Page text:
Out­law King

The Guardian - G2 - - Reviews Film - PB

Dir David Macken­zie Star­ring Chris Pine, Stephen Dil­lane, Re­becca Robin Length 121 mins Cert 18

David Macken­zie’s retelling of the Robert the Bruce story for Net­flix is bold and watch­able, with a spec­tac­u­lar fi­nal bat­tle scene shot with flair by Barry Ack­royd. Here is the leg­endary de­fi­ance shown by the 14th-cen­tury Scot­tish in­sur­rec­tionary, de­fy­ing the hated English king and fight­ing a shrewd guer­rilla war, lur­ing enemy forces north and then se­cur­ing a his­toric vic­tory. Macken­zie has abol­ished the mo­ment when Robert, hid­ing out in a cave, is sup­pos­edly in­spired by the per­sis­tence of a spi­der climb­ing up its web. The film prefers to plunge us into the fa­mil­iar zero sum Game of Thrones ter­ri­tory: a vi­o­lent all-ornoth­ing grab for power in a world of priests with pud­ding-bowl fringes, smoky out­door fires, stray cluck­ing chick­ens and great rois­ter­ing feasts.

Chris Pine is the un­fea­si­bly hand­some Robert, with a rea­son­able Scot­tish ac­cent. Stephen Dil­lane brings his dis­tinc­tive world-weary menace to the role of the hated English tyrant Ed­ward I. It is good to see James Cosmo lend his weight and force to the movie as Robert’s father.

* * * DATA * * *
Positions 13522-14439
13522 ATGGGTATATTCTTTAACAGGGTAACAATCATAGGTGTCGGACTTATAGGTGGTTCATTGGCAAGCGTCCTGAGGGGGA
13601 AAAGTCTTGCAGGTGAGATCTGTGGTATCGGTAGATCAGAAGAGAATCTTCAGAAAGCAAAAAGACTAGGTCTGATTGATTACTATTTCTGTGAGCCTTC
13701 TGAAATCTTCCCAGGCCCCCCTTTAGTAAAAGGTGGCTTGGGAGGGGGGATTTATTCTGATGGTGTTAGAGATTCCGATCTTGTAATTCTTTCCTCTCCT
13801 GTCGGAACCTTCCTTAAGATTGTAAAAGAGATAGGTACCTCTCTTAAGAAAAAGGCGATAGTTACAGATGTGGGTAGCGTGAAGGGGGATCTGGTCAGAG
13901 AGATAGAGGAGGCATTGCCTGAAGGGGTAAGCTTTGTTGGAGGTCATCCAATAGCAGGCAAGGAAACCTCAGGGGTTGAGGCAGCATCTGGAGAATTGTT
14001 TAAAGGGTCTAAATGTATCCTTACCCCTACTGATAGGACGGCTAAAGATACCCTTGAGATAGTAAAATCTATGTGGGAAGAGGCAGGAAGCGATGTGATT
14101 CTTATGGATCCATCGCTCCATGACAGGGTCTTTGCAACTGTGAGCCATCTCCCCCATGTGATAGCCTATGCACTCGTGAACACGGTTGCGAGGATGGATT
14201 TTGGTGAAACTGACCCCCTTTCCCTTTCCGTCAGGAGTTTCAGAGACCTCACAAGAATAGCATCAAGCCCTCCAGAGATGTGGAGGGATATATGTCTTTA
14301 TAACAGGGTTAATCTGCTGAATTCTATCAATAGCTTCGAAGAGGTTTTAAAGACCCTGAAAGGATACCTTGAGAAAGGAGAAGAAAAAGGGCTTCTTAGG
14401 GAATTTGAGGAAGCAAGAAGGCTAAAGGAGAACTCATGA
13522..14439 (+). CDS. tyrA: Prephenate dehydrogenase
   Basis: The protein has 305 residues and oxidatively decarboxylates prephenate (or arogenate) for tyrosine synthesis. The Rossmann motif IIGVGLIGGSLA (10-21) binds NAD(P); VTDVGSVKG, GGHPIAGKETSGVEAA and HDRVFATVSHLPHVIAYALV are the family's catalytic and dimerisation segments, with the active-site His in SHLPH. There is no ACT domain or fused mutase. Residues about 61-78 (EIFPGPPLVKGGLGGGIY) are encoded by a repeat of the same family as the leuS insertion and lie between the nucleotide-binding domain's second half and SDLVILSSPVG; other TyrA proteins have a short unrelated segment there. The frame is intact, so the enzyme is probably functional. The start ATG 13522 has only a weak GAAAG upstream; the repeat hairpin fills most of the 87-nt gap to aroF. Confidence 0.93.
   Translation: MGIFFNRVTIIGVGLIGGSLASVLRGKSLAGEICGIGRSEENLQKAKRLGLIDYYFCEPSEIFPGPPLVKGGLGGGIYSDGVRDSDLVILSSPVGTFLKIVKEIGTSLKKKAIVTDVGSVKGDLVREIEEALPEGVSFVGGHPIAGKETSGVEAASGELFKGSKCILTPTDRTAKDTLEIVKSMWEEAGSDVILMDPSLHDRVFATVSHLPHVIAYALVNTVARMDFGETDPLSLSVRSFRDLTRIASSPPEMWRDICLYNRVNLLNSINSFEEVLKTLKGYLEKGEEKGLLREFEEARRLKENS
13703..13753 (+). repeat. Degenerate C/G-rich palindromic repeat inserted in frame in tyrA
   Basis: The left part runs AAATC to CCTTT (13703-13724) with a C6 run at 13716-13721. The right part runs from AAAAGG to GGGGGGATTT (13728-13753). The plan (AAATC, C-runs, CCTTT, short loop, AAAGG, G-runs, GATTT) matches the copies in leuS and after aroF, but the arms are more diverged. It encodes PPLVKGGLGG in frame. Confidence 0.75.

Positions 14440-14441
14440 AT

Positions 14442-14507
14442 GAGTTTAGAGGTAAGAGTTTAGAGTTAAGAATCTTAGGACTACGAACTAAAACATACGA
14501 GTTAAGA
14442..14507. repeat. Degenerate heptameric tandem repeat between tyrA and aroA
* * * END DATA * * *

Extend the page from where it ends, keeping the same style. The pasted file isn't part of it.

There is an in­ter­est­ing sin­gle-take scene as the English king ac­cepts the re­sent­ful fealty of the de­feated Scot­tish lords. The prob­lem with any heroic-myth ver­sion of Robert, though, is how to fi­nesse the act that be­gan his cam­paign for power: mur­der­ing his ri­val John Comyn (Cal­lan Mulvey) be­fore the al­tar at the church of the Greyfri­ars in Dum­fries. The film has Comyn taunt Robert and ef­fec­tively threaten to snitch on him to the English king, mak­ing Robert out to be a traitor. When Bruce stabs him, Pine has a wide-eyed, whathave-I-done ex­pres­sion be­fore he is smartly for­given by the Scot­tish clergy. The Scot­tish lords and peo­ple re­main sub­dued while pre­vi­ous rebel William Wal­lace is at large. But once he is killed, the up­ris­ing is at hand.

It’s an en­joy­able film, con­clud­ing with Robert’s de­feat of the English, although the end ti­tles are sheep­ish about the ap­par­ent aban­don­ing of this for the Acts of Union 400 years later. “That’s an­other story,” they an­nounce.

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